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Dallas Eminent Domain Law Blog

U.S. government faces land acquisition challenges

Eminent domain allows the government and other condemning entities the right to purchase private property for public use. Public-use projects must have some benefit to the general public, and can include roads, utilities, schools, pipelines, and more. Unfortunately for landowners, the eminent domain process compels a land sale to a taking authority familiar with the process and procedure, which can be to the detriment of the uninformed property owner. For Texas landowners who live along the border, it is necessary to understand what rights property owners have in the eminent domain process.

Was the condemnation of your property motivated by development?

There's a saying that progress waits for no person, and that can certainly seems to be the case when influential people or businesses develop a plan to profit off of property somewhere. Plans to construct anything from a school to a road will often require the acquisition of multiple parcels of property, which can complicate the process.

While some individuals are eager to sell and receive a fair market value offer for their real estate, others may intend to hold onto the property that the developer needs to move forward. When that happens, developers or planners may try to push local authorities into assisting them. They could also perform construction or development work on your property without your permission.

Could SpaceX use eminent domain to take a Texas neighborhood?

SpaceX is a company run by Tesla founder Elon Musk. The company's many goals include building a rocket that can get to Mars. The company has already been working toward this goal for some time.

This project is located in Texas and SpaceX built an experimental spaceport as part of the process. The site they selected is Boca Chica Village. It is a small residential neighborhood with "a few dozen houses."

Bullet train builders say they'll use eminent domain if necessary

The company behind a multibillion-dollar high-speed railway is touting the project as a revolutionary step in the state’s transportation network. What’s unclear, however, is how many property owners might lose some of their land to make this corporation’s vision a reality.

Texas Central is forging ahead with its proposal – a newly built railway that would get passengers from Houston to Dallas in about 90 minutes – even as legal questions linger. Texans along the proposed 240-mile route may find it particularly worrisome to read some recent comments from the company about the use of eminent domain.

What projects see the use of eminent domain?

Under eminent domain and condemnation laws, the government may have the rights to take your property, pay you a fair value for it and use it for a project that is deemed necessary for the general good of the country.

In a place like the United States, where personal property rights are generally very important, this can be a controversial move. Even though you receive compensation in exchange, you likely never wanted to make that sale in the first place.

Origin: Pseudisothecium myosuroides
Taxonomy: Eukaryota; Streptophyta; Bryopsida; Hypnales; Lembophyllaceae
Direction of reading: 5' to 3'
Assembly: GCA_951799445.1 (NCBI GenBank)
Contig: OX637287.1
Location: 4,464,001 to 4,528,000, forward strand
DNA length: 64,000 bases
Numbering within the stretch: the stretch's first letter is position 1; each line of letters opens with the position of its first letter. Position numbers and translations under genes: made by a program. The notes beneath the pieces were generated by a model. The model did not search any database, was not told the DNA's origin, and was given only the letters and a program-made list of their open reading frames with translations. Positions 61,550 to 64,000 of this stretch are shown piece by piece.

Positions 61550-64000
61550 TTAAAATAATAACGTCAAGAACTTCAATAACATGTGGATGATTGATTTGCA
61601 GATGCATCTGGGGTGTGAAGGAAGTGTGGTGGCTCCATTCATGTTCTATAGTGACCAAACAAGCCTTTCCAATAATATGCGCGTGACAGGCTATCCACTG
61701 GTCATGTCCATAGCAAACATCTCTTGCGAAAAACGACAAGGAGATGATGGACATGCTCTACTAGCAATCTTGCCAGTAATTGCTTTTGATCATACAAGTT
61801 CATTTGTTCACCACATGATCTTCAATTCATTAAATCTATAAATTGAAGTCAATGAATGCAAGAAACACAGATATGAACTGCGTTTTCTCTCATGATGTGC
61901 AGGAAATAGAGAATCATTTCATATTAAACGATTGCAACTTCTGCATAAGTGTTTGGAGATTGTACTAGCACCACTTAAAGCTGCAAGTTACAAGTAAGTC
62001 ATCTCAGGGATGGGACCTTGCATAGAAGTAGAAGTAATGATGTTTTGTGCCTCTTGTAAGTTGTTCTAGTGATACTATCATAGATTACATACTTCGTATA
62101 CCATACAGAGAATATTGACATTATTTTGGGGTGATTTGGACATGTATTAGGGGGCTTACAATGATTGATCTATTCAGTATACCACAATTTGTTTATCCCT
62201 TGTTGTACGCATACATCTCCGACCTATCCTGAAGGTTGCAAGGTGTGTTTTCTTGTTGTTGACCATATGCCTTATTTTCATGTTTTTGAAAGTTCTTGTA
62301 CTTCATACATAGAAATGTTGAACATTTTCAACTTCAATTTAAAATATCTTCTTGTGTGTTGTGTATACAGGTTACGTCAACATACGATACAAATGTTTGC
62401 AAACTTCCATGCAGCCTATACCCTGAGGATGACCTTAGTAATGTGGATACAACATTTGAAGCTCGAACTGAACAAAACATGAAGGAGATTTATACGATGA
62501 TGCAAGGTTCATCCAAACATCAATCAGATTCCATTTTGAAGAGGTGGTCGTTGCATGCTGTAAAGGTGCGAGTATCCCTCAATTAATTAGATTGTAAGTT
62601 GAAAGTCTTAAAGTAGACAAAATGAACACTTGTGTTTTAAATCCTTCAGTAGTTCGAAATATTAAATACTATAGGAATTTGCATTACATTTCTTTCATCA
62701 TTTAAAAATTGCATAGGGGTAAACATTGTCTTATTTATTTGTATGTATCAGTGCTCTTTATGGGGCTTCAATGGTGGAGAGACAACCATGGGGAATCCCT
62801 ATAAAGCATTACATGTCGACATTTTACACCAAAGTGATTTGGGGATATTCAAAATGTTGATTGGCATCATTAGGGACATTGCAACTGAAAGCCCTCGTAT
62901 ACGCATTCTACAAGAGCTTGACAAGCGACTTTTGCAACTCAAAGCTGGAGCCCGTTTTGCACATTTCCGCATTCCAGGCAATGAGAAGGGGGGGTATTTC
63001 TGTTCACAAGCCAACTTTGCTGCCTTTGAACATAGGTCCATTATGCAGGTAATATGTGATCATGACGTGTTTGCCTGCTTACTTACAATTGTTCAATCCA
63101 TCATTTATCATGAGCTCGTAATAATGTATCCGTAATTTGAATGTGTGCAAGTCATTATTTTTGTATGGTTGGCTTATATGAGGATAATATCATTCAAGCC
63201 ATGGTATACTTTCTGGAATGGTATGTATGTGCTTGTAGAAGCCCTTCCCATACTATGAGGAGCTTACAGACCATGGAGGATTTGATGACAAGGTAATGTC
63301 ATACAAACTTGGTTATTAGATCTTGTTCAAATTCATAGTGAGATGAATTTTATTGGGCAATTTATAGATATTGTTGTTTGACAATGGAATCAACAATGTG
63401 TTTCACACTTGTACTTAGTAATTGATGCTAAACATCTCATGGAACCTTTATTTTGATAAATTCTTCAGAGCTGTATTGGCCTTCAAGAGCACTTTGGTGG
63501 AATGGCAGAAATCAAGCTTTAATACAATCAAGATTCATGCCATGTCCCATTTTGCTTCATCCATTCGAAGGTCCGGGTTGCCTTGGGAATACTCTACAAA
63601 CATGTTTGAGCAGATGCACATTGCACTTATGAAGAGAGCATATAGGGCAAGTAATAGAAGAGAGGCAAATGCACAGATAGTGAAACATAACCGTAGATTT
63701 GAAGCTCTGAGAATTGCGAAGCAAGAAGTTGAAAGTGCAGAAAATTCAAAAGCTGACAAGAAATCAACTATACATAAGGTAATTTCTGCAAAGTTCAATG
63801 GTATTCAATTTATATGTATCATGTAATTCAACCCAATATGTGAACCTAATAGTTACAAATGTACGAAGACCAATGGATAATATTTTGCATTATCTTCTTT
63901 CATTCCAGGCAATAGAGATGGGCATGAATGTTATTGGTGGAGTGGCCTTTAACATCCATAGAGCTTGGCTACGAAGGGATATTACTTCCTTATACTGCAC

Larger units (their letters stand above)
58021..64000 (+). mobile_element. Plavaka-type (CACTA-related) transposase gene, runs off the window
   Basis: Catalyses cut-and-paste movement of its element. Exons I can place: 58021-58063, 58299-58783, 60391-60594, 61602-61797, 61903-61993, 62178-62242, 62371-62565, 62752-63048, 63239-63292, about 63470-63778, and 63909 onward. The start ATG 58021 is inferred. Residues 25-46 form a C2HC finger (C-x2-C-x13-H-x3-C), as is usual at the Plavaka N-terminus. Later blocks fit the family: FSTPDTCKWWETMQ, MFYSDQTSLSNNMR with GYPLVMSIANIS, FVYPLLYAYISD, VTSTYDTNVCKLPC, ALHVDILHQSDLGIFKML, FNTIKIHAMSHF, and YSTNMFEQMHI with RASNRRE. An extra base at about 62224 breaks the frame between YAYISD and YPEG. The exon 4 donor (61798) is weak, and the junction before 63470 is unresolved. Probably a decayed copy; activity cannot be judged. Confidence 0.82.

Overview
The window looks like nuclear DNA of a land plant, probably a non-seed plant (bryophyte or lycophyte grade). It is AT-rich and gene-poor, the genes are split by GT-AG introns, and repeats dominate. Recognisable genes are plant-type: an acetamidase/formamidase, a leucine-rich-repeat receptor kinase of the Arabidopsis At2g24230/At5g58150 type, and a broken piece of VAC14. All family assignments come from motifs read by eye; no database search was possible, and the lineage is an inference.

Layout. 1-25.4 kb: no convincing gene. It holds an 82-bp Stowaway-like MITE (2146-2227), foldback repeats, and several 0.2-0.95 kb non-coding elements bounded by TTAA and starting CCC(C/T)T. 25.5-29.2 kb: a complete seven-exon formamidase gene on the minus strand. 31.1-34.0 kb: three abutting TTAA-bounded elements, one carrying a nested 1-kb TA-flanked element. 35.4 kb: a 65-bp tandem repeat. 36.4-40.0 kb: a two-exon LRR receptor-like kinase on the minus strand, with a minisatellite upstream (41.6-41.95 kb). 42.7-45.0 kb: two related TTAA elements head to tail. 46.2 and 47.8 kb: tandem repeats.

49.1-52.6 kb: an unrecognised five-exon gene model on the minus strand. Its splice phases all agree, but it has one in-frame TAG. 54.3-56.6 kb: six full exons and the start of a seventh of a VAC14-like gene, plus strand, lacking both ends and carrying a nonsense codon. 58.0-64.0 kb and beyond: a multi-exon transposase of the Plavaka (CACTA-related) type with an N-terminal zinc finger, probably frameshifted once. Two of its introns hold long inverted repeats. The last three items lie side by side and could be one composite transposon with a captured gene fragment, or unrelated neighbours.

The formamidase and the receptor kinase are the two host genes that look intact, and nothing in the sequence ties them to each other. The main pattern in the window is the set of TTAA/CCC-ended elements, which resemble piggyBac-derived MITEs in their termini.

Eminent domain allows for public works, but you do have rights

Essentially, the goal of eminent domain laws is simply to say that there are times, even in the United States, where the individual may have to sacrifice something for the greater good. This law allows the government to take private land for use in various public projects.

One of the most common examples is taking farmland to build or expand a highway. It may be impossible for the public road to go anywhere else or, even if it is possible, it may be unnecessarily expensive to circumnavigate that public property. To avoid this drain on taxes and to ensure that the roads are safe and efficient, the government will force the sale of the land.

What exactly is a regulatory taking?

From time to time, government agencies and private parties alike will approach individuals who own sizeable parcels of land to let them know of their interest in taking ownership of it. Both parties generally offer in-kind compensation for the property that they are looking to buy. This is where the similarities in approaches end, however.

The Fifth Amendment of the Constitution of the United States authorizes government agencies to seize parcels from landowners even if they are not interested in giving the land up. The amendment stipulates that the landowner must in return receive "just compensation," i.e., its fair market or an appraised value for it.

Know your rights when you receive a condemnation notice

You've received notice that your property is subject to condemnation, or eminent domain. That means a government agency wants to take your property for a public use, such as a road.

That's within the law. But what are your rights as a property owner when you receive that notice?

What projects qualify as public use for eminent domain?

One of the key pieces of eminent domain law is the idea of public use. For an authorized entity to condemn an individual’s property, not only must they offer fair compensation, but the final project must be beneficial to the public.

But what qualifies as public use? It’s somewhat of a tricky question.

Fighting for compensation with an inverse condemnation claim

Under eminent domain laws, which emanate from the Takings Clause of the Fifth Amendment to the Constitution, private property cannot be seized by the government for public use "without just compensation." However, there are times when landowners don't receive compensation. It's called inverse condemnation.

That occurs when the government denies that the landowner's property has been taken. How is it able to do that? Let's look at some examples.

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